Startup lets you control the initial run level or change whatever EULA you might present to the end user, and Server automatically starts any server daemons that might need to run (e.g., MySQL).

Desktop allows you to set an auto-login for a given user, and automatically start any programs that should kick in when the user logs in. Storage and Memory are for allocating how much disk image space or virtual memory are assigned to the build when you create disk images and virtual appliances, respectively. Finally, the Scripts tab lets you add your own custom scripts to run when the build ends or whenever the distro boots. This could be anything from a custom program run during the boot process to on-the-fly configuration changes. Obviously this one's for pros.

Use overlays to add files outside the scope of the package management system.

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Overlaying Files

This tab allows you to add files to your build, but layers them in after all the selected packages are installed; hence the term "overlay." You'll want to use this to add files that are not touched by the package manager, such as customizations for specific end users or applications. These files can be uploaded through your Web browser or pulled in from somewhere else on the Web. This is handy if you already have an archive packed up somewhere and don't want to download it and then upload it all over again.

Note that if you want to upload a whole bunch of files at once, your best bet is to make an archive with the file hierarchy and permissions you want and upload that. You might need to experiment a bit to get the file hierarchy in the archive to match up with the results on your system image, but if you're familiar with the Linux file system, it shouldn't be too tough.

Select a build type from the various options.

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Building The Distro

This is where it all comes together. Under "Create Appliance," you'll be able to select the format of your distribution's build: USB stick or hard disk image; live CD or DVD; VMware virtual machine; or Xen virtual machine. You can also set a version number for the build, although this is more for the sake of your own personal bookkeeping than anything else. You can build multiples of the same image -- for example, a live CD image and a VMware image, in parallel -- but each copy you build will use up available space you have on the service.

Building some types of system images may cause the builder to squawk about the package selection for your image. These warnings will show up in the left-hand column of the page, and are typically accompanied by a recommended action to correct the problem -- e.g., remove a package or swap it for another, more relevant one.

The "Testdrive" option is easily the single coolest thing about SUSE Studio.

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Click "Build" and the build process will start. The build's progress will be tracked in realtime on the page, and once you're done you can click "Testdrive" to boot the image in your browser, or "Download" to retrieve a copy. You can also obtain MD5/SHA1 checksums for the files in question to insure that they're downloaded properly.

Note that sometimes the build process can get stuck at 100%; if this happens, sign out and back in again to force the build tab to update. (This is probably a beta issue that will be fixed before much longer, and it happens only rarely.) Also keep in mind that disk images are compressed, so they might not take up as much space as you might think they should.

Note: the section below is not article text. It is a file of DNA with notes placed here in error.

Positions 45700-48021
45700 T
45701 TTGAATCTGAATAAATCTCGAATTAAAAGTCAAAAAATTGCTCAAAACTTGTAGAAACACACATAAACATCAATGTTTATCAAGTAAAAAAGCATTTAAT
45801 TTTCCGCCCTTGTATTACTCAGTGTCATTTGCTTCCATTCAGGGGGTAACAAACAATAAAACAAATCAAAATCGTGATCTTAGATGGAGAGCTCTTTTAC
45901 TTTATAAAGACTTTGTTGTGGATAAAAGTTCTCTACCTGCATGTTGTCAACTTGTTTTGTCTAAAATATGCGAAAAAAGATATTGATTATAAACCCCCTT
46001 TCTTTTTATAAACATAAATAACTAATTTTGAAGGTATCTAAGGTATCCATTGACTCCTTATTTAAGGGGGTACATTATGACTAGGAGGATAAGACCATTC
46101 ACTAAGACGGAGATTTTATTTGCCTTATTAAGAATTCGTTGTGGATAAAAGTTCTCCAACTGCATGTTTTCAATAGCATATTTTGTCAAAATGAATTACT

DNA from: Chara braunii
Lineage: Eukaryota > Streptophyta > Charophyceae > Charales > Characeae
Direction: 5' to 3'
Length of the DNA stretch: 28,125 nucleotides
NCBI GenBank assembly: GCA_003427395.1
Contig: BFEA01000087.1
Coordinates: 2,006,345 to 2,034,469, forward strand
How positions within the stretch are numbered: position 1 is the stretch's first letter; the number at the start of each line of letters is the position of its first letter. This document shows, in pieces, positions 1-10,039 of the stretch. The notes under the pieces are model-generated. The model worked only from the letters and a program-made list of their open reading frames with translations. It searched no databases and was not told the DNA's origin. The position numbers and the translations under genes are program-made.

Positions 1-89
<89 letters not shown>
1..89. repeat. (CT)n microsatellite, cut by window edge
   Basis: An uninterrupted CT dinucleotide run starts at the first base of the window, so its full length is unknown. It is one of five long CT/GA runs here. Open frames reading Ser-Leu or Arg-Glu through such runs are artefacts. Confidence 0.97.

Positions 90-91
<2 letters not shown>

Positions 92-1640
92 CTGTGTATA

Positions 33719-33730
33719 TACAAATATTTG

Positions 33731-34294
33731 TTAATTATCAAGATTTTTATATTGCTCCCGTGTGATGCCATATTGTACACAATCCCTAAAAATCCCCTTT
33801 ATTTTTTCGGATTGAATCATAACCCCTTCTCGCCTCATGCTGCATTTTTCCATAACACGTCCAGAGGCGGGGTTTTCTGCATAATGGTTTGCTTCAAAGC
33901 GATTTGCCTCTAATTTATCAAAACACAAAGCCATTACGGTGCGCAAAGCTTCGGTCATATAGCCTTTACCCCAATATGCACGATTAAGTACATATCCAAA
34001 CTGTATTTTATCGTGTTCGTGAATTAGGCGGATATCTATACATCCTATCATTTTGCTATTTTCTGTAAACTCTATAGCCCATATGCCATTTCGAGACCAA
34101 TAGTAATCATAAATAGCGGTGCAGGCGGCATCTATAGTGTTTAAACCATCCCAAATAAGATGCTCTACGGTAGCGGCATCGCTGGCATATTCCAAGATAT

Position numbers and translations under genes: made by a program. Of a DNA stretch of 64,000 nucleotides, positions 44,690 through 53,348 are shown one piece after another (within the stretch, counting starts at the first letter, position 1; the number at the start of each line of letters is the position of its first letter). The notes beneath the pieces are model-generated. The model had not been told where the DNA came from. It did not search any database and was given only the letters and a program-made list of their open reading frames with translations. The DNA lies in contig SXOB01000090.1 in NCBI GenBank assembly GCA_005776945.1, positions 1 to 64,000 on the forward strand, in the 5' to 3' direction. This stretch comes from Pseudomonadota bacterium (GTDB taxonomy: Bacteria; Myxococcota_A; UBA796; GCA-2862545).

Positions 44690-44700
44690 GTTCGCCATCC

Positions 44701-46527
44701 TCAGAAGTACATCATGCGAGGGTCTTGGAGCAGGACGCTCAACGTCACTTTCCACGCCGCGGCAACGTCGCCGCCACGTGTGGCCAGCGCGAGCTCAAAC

Test Drive Your Distro

The "Testdrive" option is easily the single coolest thing about SUSE Studio. Click on "Testdrive" in the Build tab and you'll be taken to a screen where the selected image will be booted up and running in a window, courtesy of the magic of Flash. Mouse and keyboard actions within the console behave as you'd expect for the most part. Special key commands (e.g., Ctrl-Alt-Del) can be sent manually via the buttons to the left of the virtual console.

Test-driven machines have several limitations. For one, there is no outbound network access -- you can't fire up a Web browser within a testdrive session and browse Websites. There is limited inbound network access via SSH, but you have to explicitly enable it (click on "Networking:" at the top to do this). You can, however, set up inbound HTTP connections to your device -- great for testing a Web appliance, for instance.

The biggest limitation: every test drive session can only run for a maximum of 60 minutes. This prevents any one user from hogging too much of SUSE Studio's CPU resources. Any extended testing should be done locally, anyhow; the testdrive function is mostly there to do quick-and-dirty checks and insure that things are in order before you go through the trouble of downloading the image.

I've built several systems with SUSE Studio -- desktop machines and mini-servers alike -- and the results are impeccable. Obviously, you'll get the best results if you are generally experienced with Linux. Come to think of it, this isn't a bad way to get that experience in the first place -- in an environment where you can impose the kind of control you'll want.

InformationWeek has published an in-depth report on application development. Download the report here (registration required).

For Further Reading

ReviewCam: SUSE Studio -- Create A Custom Linux Distro

SUSE's Amazing Software Vending Machine

About the Author(s)

Serdar Yegulalp